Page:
ORIGINALLY POSTED 5th February 2008
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One of my regular blog stops is over at Techworld where Chris Mellor discusses all things storage. I spotted an interesting post from Chris today comparing SVC to USP and coming up with the conclusion that the two are almost the same in what they can achieve, what they do and at a 40,000ft view, how they do it.
I came to a similar conclusion last year in my multi-part-work discussing Storage Virtualization (as we know it today).
I’d agree that the differences between what an appliance and what a virtualizing controller can do – when it comes to features – are pretty much the same. Assuming the controller can virtualize external storage (as is the case with USP) then you can apply the feature set across all your storage – unless of course you limit what people can do, due to either testing limitations or fundamental limits on the system – again as is the case with USP. One of the many benefits of virtualizing is the ability to extract old hardware while maintaining server access – again here USP has missed a trick – just how do you upgrade the USP to a USP-V… However these are all implementation details and not generic flaws of a virtualizing controller methodology.
However, where I do seriously disagree is with the ‘on-switch’ virtualization – as implemented by Invista. Here the very limited processing power, problems with global namespaces – fast meta-data updates across many blades – scale out issue across many blades – and so on do seriously limit the functions that can be performed on single instance blades. Hence why EMC need a separate Kashya blade to do replication, and why their Flash-copy is really just a simple split-mirror implementation.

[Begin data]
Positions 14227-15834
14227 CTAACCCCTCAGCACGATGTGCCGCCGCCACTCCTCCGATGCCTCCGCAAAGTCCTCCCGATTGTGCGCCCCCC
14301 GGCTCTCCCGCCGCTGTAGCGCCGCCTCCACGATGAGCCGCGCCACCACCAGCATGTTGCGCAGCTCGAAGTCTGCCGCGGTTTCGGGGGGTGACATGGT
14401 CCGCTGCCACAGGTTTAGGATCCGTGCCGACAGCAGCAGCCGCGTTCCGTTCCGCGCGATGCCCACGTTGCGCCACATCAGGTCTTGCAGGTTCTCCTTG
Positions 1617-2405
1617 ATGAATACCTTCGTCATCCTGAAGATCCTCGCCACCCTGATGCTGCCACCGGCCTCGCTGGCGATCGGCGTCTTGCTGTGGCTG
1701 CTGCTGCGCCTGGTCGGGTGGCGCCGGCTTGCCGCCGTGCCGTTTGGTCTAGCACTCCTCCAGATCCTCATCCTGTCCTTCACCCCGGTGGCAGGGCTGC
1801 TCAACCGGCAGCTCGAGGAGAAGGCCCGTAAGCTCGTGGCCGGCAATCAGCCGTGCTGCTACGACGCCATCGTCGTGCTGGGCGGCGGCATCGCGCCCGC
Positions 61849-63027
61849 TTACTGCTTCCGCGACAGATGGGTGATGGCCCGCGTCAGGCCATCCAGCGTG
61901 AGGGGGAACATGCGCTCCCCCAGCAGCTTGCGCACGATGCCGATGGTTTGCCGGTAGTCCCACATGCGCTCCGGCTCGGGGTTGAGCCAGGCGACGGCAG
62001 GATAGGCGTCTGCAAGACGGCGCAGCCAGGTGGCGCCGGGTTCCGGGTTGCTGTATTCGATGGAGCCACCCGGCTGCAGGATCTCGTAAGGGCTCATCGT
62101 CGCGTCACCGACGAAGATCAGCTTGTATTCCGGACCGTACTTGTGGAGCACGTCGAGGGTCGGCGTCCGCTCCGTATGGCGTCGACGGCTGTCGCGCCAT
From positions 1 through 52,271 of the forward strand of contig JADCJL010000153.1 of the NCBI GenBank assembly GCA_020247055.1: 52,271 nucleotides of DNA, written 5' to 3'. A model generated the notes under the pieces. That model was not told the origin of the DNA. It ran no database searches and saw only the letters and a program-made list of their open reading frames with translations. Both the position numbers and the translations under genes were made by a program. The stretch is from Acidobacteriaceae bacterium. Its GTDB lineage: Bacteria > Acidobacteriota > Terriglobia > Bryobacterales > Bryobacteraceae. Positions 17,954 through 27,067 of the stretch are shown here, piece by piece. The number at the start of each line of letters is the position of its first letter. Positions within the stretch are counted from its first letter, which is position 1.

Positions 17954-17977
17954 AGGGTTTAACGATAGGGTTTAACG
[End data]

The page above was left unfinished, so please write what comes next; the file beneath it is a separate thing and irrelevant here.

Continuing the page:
For this reason, if Chris had left it at just a comparison between SVC and USP, I’d probably totally agree with him. Neither of these models technically limit the functionality and general ‘comoditization’ of the underlying storage devices. Thats one of the things we set out to do with SVC. Why have 10 controllers that all implement the same sort of copy services, advanced function, with 10 GUI interfaces and all subtly different. Turn them off, don’t license them all, just use a single implementation – as in SVC or USP and then license what you need on the storage you want.
Chris ends by saying :
Unlike real estate the three most important things for a virtualising SAN storage product are not location, location and location. Let’s forget about SAN location and concentrate on three far more important things: functionality, performance and price.
So if we exclude Invista or other switch based solutions I’d agree. In the open side of the world, SVC pretty much matches USP for functionality – or will do later this year when Thin Provisioning is available. Performance – since we both submit results to the Storage Performance Council (SPC) – not everyones favourite, but none the less, SVC can squeeze that bit more – but again both systems are as capable… However note that USP was with internal storage only – as I understand it there are quite hefty IOPs limits on the ports attaching downstream controllers – I’d love to see the comparative external attached storage benchmark. As for price, well SVC has a major edge on that one!
For those that missed my part work you can read via the following links :